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CALIFORNIA | LOCAL
November 4, 2013 | By Tony Barboza
California will fall short of its goal to slash greenhouse gas emissions by midcentury unless it adopts aggressive policies to fight climate change, a new report says. The state is still on track to cut emissions of carbon dioxide and other heat-trapping gases to 1990 levels by 2020, according to a report released Monday by the U.S. Department of Energy's Lawrence Berkeley National Laboratory. But reducing those emissions to 80% below 1990 levels by 2050, as required under a 2005 executive order by Gov. Arnold Schwarzenegger, will not be possible without new policies and technological innovations, the report said.
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SCIENCE
October 15, 2013 | By Tony Barboza
Seawater is heating up and becoming more acidic, but those are only the first in a cascade of changes the world's oceans are expected to go through by the end of the century as they respond to greenhouse gas emissions, a new study says. "The entire world's ocean surface" will undergo huge changes in  ocean chemistry, habitat and biodiversity by 2100 as a result of climate change, with hundreds of millions of people who depend on the sea suffering as a result, the study predicts.  A team of more than two dozen scientists used projections from the Intergovernmental Panel on Climate Change along with biological and socioeconomic data to predict how oceans might be altered by the century's end. By then, almost no part of the world's oceans will be untouched by climate change and a suite of related effects, they found.
SCIENCE
October 9, 2013 | By Neela Banerjee
WASHINGTON - Polar bears and penguins are usually the first creatures that come to mind when considering the likely victims of global warming, but a new study finds that fish, coral and other inhabitants of the tropics will be the first to take the brunt of climate change. An analysis of global temperatures over the last 150 years combined with forecasts generated by 39 independent models concludes that animals in areas closest to the equator will be forced to cope with temperatures that are outside their historical range in as little as about 15 years.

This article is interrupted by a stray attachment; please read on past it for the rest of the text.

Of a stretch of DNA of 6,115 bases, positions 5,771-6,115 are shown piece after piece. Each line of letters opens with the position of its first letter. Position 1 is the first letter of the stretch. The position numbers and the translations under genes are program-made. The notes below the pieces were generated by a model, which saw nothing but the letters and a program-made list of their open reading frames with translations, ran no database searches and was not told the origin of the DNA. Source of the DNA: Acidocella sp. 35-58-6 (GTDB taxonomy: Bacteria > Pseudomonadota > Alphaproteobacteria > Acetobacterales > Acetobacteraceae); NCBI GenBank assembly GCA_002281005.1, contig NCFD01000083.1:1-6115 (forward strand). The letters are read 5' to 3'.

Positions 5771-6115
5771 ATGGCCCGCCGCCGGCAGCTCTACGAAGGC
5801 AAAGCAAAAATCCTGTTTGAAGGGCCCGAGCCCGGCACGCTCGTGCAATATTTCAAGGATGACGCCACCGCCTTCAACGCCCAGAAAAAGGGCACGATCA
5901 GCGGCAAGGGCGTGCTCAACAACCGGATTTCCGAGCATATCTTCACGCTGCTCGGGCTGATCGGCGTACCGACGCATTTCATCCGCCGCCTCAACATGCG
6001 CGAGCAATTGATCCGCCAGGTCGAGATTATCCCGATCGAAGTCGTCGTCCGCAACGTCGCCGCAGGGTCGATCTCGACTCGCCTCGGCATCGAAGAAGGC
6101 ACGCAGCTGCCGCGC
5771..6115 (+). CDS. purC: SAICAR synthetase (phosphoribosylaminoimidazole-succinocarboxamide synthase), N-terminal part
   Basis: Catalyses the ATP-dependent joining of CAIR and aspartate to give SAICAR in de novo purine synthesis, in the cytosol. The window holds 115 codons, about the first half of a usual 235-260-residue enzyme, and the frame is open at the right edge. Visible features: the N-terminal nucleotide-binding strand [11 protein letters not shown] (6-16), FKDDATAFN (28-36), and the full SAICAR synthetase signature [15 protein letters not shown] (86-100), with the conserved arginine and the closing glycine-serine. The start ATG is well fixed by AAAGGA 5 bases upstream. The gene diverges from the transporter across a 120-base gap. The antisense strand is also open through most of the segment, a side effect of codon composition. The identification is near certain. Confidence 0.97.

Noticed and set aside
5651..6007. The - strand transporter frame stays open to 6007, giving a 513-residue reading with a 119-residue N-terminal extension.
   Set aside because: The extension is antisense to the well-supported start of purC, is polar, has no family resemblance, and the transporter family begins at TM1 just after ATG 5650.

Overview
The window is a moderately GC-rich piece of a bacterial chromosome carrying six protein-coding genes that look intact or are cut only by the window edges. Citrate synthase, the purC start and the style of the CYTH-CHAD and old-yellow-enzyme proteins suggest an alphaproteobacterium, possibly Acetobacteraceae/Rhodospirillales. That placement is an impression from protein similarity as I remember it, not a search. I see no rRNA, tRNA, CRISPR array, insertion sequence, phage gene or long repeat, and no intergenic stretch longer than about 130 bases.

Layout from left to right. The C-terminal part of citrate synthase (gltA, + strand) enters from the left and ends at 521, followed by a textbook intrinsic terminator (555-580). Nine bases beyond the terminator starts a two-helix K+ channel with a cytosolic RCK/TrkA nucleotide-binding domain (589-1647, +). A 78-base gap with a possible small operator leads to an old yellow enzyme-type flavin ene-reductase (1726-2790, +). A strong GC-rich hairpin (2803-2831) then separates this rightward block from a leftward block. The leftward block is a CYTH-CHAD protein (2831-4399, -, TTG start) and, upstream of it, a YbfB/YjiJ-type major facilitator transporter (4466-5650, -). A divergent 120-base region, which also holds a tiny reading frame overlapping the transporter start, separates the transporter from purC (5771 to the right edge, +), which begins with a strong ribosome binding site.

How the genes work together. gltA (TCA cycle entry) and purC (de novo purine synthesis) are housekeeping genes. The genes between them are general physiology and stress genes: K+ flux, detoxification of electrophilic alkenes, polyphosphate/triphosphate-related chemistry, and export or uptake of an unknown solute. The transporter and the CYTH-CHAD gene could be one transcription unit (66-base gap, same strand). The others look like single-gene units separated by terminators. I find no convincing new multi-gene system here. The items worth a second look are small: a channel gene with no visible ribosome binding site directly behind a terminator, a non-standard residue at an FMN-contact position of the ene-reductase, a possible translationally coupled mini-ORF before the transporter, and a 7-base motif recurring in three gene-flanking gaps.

SCIENCE
October 9, 2013 | By Neela Banerjee
Scientists have determined when the climates of numerous locations around the world will shift to a new, hotter normal as a result of higher greenhouse gas emissions, according to a study released Wednesday in the journal Nature. The tropics appear most likely to be the first to shift to an unprecedented new climate, perhaps as early as the next decade, the analysis shows. The average location on Earth could experience a substantially different climate by 2047 if human beings continue to do little to rein in emissions of heat-trapping gases, the report warns.
OPINION
October 1, 2013
Re "Experts set threshold for climate-change calamity," Sept. 28 Twenty-five years to reach the climate-change tipping point sounds like a long time. But the truth is it will take all of that time, and more, to rebuild our fossil fuel-based energy system using clean renewable energy. It will take a concerted, sustained effort to make it happen, not business as usual. A good place to start is to implement the "polluter pays" principle: Add a price to carbon so that what a consumer pays includes the cost of the damage caused by burning it. When this price is included in the cost, clean renewables are clearly the low-cost option.